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8 Ways to Deal With A Cray Cray Veterinary Client

by Lori Hehn - May 11, 2018 12:24:11 PM
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A veterinary client can come in all forms. In fact, dealing with them is somewhat of an art form that you will learn over time.

Despite your best work and stellar customer service skills, you will definitely have interactions with clients that are very difficult from time to time. No matter what you do, they will not be satisfied.


It is important to understand your role as a veterinary technician in these instances, and also what is not your role. Here are some tips for these situations:

1) Always Take the High Road

If you remain calm and kind during your interactions, this is the best policy. No matter how angry, offended, defensive, or upset you feel inside, you can deal with those feelings later.

In the moment, remain calm toward the owner and let them know you will do what you can to help them resolve the issue.

2) It's OK to Hang Up

If a client calls you a curse word over the phone, it is OK to simply hang up the phone calmly (don't slam it down). Do not talk back to the client in a rude or defensive manner.

Make sure that the person in charge calls them back later once they have likely had time to calm down to discuss their concerns. While you should be good at customer support, taking verbal abuse is unacceptable and you should not have to subject yourself to that.

3) Remove Yourself from the Situation Calmly and Quickly

Do not escalate the situation. DO NOT get into a back and forth with a client on he said/she said. In their mind, they know what happened and arguing with them will only make it worse.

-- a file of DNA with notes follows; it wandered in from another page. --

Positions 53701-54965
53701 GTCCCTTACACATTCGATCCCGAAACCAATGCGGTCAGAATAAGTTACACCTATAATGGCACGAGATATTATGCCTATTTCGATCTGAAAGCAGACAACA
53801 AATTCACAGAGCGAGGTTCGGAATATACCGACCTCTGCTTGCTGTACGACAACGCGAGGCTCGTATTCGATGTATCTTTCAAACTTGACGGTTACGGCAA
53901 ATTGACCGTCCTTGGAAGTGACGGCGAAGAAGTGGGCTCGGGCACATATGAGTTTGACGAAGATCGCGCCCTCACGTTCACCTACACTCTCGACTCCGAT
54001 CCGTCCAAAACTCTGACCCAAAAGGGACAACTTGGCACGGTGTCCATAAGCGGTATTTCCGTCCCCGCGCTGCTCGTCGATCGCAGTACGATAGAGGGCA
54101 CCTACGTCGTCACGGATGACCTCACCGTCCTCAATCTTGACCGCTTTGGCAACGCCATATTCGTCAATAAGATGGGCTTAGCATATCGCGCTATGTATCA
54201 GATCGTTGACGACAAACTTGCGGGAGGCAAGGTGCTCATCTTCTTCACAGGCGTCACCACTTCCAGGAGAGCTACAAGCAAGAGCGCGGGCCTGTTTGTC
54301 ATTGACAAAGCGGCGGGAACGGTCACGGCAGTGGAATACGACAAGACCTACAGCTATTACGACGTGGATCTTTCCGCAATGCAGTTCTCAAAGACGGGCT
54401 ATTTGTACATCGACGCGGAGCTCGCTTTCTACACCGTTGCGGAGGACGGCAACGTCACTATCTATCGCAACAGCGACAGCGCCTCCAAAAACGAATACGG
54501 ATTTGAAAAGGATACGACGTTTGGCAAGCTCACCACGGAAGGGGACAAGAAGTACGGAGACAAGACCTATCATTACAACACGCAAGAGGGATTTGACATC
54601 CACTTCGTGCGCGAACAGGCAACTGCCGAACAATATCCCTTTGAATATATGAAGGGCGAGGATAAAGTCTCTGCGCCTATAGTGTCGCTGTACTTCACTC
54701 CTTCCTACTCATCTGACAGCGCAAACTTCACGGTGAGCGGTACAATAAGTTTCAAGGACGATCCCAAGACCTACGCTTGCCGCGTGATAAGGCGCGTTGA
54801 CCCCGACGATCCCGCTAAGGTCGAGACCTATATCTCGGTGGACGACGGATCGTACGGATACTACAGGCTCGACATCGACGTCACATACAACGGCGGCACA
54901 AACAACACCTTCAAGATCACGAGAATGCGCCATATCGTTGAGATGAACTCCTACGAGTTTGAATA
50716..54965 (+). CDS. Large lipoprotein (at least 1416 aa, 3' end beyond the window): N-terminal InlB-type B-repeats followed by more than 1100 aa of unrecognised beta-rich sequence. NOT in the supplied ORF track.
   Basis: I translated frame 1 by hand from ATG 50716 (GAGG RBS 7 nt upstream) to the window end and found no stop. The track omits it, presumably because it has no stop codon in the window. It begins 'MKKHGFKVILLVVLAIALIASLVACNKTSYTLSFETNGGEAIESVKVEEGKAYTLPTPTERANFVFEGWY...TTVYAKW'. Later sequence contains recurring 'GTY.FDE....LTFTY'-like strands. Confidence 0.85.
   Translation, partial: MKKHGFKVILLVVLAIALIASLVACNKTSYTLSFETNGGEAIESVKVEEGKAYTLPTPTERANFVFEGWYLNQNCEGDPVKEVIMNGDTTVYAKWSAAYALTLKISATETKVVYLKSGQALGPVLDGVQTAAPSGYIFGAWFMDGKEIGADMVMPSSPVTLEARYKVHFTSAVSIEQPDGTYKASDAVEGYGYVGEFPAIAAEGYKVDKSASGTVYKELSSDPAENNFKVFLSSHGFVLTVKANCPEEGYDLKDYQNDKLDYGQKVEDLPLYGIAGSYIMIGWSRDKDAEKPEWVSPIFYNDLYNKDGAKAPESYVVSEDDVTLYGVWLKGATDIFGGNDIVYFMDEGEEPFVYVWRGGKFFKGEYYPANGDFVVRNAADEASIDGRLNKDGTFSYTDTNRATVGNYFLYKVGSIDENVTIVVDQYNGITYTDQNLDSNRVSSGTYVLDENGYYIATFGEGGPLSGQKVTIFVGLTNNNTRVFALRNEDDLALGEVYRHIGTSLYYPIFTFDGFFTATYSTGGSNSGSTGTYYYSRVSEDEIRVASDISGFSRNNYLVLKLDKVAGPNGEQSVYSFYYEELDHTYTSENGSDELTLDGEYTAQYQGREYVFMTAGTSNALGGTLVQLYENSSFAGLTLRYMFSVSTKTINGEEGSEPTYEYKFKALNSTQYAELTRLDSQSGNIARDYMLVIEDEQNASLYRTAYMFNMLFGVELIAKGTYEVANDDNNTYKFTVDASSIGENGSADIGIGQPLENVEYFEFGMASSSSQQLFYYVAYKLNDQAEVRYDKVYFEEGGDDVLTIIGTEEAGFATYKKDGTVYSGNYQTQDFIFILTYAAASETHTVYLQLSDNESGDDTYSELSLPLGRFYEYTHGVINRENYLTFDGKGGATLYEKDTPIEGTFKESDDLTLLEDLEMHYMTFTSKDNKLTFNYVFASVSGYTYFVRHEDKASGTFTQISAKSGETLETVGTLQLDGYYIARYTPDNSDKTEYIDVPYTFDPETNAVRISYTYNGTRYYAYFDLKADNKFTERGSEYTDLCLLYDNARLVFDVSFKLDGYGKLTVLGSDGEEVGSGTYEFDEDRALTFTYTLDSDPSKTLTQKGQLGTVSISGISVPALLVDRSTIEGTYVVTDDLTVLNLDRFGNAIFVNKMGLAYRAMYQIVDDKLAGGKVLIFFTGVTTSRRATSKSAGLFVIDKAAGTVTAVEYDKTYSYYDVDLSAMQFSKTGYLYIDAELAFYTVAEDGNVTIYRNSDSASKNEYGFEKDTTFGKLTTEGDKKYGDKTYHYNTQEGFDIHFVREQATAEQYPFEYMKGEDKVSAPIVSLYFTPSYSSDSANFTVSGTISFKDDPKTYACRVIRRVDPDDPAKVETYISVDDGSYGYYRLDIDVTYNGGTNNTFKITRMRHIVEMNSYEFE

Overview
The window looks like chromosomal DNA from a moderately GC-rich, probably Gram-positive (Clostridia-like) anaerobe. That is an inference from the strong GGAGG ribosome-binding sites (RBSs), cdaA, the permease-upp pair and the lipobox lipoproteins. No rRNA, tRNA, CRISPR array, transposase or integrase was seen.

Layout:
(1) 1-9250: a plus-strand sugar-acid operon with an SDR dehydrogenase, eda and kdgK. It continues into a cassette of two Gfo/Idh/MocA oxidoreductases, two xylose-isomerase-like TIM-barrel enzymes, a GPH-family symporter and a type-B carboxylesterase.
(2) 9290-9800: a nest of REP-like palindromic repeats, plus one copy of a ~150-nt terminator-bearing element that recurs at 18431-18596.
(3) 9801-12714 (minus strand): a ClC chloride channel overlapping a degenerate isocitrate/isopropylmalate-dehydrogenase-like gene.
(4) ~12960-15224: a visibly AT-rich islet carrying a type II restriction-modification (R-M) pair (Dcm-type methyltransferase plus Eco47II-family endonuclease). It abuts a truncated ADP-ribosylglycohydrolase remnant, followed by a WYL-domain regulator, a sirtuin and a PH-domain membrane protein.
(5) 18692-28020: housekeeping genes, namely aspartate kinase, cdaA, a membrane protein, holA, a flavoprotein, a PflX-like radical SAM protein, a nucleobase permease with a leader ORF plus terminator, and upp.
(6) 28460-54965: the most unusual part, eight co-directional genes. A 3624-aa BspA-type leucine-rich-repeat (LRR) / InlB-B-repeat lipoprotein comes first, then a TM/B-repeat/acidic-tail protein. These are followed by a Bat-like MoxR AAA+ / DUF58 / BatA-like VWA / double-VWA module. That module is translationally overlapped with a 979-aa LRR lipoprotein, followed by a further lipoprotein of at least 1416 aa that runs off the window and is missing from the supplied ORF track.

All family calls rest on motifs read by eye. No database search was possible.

It will be the job of the veterinarian/practice manager to discuss the situation with them in detail. Remove yourself from the situation calmly as quickly as possible.

4) Get them out of the Waiting Area and into a Private Room

If the conflict is in-person, try to get them out of the waiting area and into a private room so they are not rushed and you can clearly understand their concern. Let them know you will get the manager and ask them if they would like some water while they wait.

If they are unable to wait, get their contact information and have the manager call them when they are available.

5) Document Document Document

Notify a doctor/owner/practice manager immediately of the situation. ALWAYS make a documentation in the client's record about what they said or their concern.

6) Stick to the Facts, not the Feelings

Try not to emotionally get involved. Note specifically why the client is upset, and focus on what you can do to remedy the situation, or prevent the situation from happening in the future.

You can offer basic empathy when appropriate which can help to de-escalate.

Keep it simple:

"Mrs. Jones, I know you're upset. We really care about Max and we will do everything we can to understand your concerns and remedy this situation. Let me get the manager and I will be back in a few minutes. Can I get you some water while you wait?"

7) Monitor Social Media

In today's world, you should be monitoring your reviews regularly. If there is a negative review, or even some constructive criticism, make sure to notify someone in charge that has the authority to respond accordingly.

8) Don't Take it Personal

Remember this is your job. You do love what you do, but at the end of the day it is still your job. When you go home at night, do not let difficult clients rent space in your head.

We all have enough stress of our own. Deal with the situation in the moment, and then let it go. 

Think about all of your wonderful clients!

There are so many people that appreciate what you do for their pets. Sometimes people have a bad day, or feel misunderstood. Don't hold a grudge.

Just do the best you can in your job. Vet techs are the glue that holds a practice together and we appreciate you all very much. Luckily, these difficult clients are usually few and far between.

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About Lori Hehn

Lori Hehn is a practicing veterinarian and a contributor and content manager with XPrep Learning Solutions. She has a drive for continual learning and enjoys interacting with veterinary and vet tech students. She also writes veterinary learning books for children.

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